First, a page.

‘It’s turned into something so much bigger’ bunny rescued in Kodiak wins the hearts of students
ANCHORAGE, Alaska (KTUU) - Separated from mainland Alaska by the Shelikof Strait, Kodiak Island has a subpolar oceanic climate with heavy precipitation year-round. On a seemingly normal windy and rainy day, Ani Thomas was out walking her dog when she came across a strange sight—a little black bunny lying in a mud puddle.
“I thought, we’ll that’s strange it can’t be real, but the closer I got I saw that he was alive,” Thomas said. “So I went closer and he tried to hop away but I could see that his back legs didn’t work, he was dragging them.”
Picking up the young paraplegic rabbit, she took the bunny home and warmed him up.
“I thought, he’s not going to last long, but I can make him comfortable,” Thomas said.
To Thomas’ surprise, the bunny was determined to live. When he regained some strength and was able, Thomas fashioned a temporary wheelchair made of an oatmeal container, a Hot Wheels car, and some duct tape. It was from then on that the bunny was fondly referred to as Hot Wheels.
One day, Thomas decided to bring him to Kodiak Island Borough Elementary School where she reads to students.
“The kids became super attached to him,” Thomas said, “He would get love letters from the kids.”
Hot Wheels has now been adopted in spirit by the second grade class at the school. Thanks to the 7th and 8th graders of Kodiak Middle School, he will soon have some pretty sweet new wheels. Thomas reached out to Amanda Johnson, one of the STEAM (Science, Technology, Engineering, Art and Math) teachers at the school and asked if her student’s would be interested in creating a couple different wheelchairs for Hot Wheels.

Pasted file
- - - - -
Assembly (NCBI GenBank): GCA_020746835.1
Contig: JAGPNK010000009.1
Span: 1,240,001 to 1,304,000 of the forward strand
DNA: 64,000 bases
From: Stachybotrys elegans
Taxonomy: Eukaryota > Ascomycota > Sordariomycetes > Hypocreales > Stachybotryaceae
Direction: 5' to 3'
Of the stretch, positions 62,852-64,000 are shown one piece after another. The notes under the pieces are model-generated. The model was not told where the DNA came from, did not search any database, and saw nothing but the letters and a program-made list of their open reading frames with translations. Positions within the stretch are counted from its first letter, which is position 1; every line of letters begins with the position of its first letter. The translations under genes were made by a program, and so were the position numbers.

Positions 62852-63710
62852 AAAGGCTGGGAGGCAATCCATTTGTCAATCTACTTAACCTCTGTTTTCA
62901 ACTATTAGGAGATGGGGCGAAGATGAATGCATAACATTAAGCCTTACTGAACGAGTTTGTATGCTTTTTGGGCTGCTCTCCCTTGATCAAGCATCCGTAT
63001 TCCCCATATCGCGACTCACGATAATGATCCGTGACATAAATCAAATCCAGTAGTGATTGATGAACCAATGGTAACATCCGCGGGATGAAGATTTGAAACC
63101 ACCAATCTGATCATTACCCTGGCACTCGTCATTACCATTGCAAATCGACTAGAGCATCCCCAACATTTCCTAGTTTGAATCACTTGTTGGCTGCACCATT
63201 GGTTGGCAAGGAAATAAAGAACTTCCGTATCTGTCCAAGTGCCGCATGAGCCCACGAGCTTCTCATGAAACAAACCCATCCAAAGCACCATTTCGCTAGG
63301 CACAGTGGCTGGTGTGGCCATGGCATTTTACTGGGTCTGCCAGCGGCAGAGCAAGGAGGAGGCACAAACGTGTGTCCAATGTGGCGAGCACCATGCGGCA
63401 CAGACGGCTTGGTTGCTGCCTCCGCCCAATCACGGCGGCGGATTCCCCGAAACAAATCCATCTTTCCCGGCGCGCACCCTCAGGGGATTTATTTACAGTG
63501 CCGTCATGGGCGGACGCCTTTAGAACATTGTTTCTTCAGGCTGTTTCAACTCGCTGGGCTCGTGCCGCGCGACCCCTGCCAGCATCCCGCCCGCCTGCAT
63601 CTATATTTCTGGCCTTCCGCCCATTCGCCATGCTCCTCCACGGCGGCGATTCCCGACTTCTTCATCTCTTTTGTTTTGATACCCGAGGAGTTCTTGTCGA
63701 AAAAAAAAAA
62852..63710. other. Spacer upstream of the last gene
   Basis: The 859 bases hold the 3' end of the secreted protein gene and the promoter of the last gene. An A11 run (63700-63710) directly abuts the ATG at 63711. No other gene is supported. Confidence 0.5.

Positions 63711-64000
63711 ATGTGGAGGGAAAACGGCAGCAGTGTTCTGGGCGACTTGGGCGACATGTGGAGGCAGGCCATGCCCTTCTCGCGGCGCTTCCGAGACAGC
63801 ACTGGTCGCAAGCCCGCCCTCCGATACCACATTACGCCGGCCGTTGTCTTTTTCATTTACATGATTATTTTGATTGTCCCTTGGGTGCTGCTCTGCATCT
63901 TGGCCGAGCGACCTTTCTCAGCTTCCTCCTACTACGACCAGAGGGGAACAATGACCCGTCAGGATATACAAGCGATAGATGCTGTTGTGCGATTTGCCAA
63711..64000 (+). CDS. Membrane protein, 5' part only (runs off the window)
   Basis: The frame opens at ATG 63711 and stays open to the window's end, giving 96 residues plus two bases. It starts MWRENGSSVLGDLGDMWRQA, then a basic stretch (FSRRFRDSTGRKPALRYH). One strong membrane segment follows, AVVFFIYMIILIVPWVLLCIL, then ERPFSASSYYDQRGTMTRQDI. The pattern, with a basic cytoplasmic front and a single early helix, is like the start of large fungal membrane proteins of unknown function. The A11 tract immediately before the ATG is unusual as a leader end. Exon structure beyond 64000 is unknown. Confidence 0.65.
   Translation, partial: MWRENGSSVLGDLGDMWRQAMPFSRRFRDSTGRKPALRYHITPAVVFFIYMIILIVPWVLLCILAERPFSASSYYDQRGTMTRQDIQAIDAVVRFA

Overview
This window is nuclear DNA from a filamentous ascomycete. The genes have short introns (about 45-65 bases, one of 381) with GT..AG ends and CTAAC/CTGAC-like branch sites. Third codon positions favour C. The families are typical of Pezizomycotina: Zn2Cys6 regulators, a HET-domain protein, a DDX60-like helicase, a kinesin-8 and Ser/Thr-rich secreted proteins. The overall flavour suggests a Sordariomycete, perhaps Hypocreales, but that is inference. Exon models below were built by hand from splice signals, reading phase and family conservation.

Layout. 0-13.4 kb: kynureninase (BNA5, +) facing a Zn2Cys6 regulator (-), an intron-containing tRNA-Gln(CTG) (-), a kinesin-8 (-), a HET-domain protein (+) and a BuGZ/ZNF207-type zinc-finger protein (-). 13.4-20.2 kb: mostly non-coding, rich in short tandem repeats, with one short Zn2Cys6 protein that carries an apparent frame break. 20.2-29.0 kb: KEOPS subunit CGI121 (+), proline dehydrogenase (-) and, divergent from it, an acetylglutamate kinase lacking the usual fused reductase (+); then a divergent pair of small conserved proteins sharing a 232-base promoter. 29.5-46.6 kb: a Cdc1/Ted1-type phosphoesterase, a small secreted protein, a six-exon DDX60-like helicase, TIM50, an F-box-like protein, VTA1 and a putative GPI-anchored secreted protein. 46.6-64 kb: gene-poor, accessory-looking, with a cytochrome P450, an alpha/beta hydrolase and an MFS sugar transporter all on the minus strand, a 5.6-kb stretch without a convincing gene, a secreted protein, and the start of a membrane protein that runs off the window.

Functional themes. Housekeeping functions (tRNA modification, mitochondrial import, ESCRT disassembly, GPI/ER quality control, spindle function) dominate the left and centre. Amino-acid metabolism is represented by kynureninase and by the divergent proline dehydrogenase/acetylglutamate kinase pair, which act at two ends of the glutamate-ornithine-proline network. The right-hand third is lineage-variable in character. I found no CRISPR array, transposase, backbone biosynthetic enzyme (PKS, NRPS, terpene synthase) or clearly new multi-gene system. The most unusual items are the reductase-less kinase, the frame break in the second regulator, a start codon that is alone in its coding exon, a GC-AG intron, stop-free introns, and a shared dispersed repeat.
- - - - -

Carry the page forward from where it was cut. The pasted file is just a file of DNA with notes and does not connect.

“She thought this would be a fun project for my STEAM classes in which engineering is a very big aspect of my STEAM classes. We focus a lot on the engineering design process, and how engineers go through the engineering design process to design and test prototypes,” said Johnson. “I thought this would be a really fun design challenge project for them.”
Right now, the students are about halfway done with their projects, but soon enough, Hot Wheels will be zipping around the Kodiak School District visiting his friends a little bit faster than before. Unbeknownst to him, this wheelchair project could eventually help other animals across the nation who are just like him.
“I’m hoping this could even be a catalyst for building the perfect design for bunnies worldwide,” Thomas said.
Until then, Hot Wheels will continue his visits to the school and assist Thomas with her reading sessions.
“You know animals are non-judgmental, and kids are growing up in a really judgmental world,” Thomas said. “Animals are just a safe place and who doesn’t love a fuzzy, baby bunny.”
Going from immobilized in a mud puddle to having a whole school district fall in love with him: it’s safe to say Hot Wheels is now living his best life.
“I had no idea, when I just picked up the little bunny in the puddle, I was just trying to offer some comfort, and now, it’s something so much bigger,” Thomas said.
Editor’s note: This article has corrected Thomas’ name from Thompson to Thomas.
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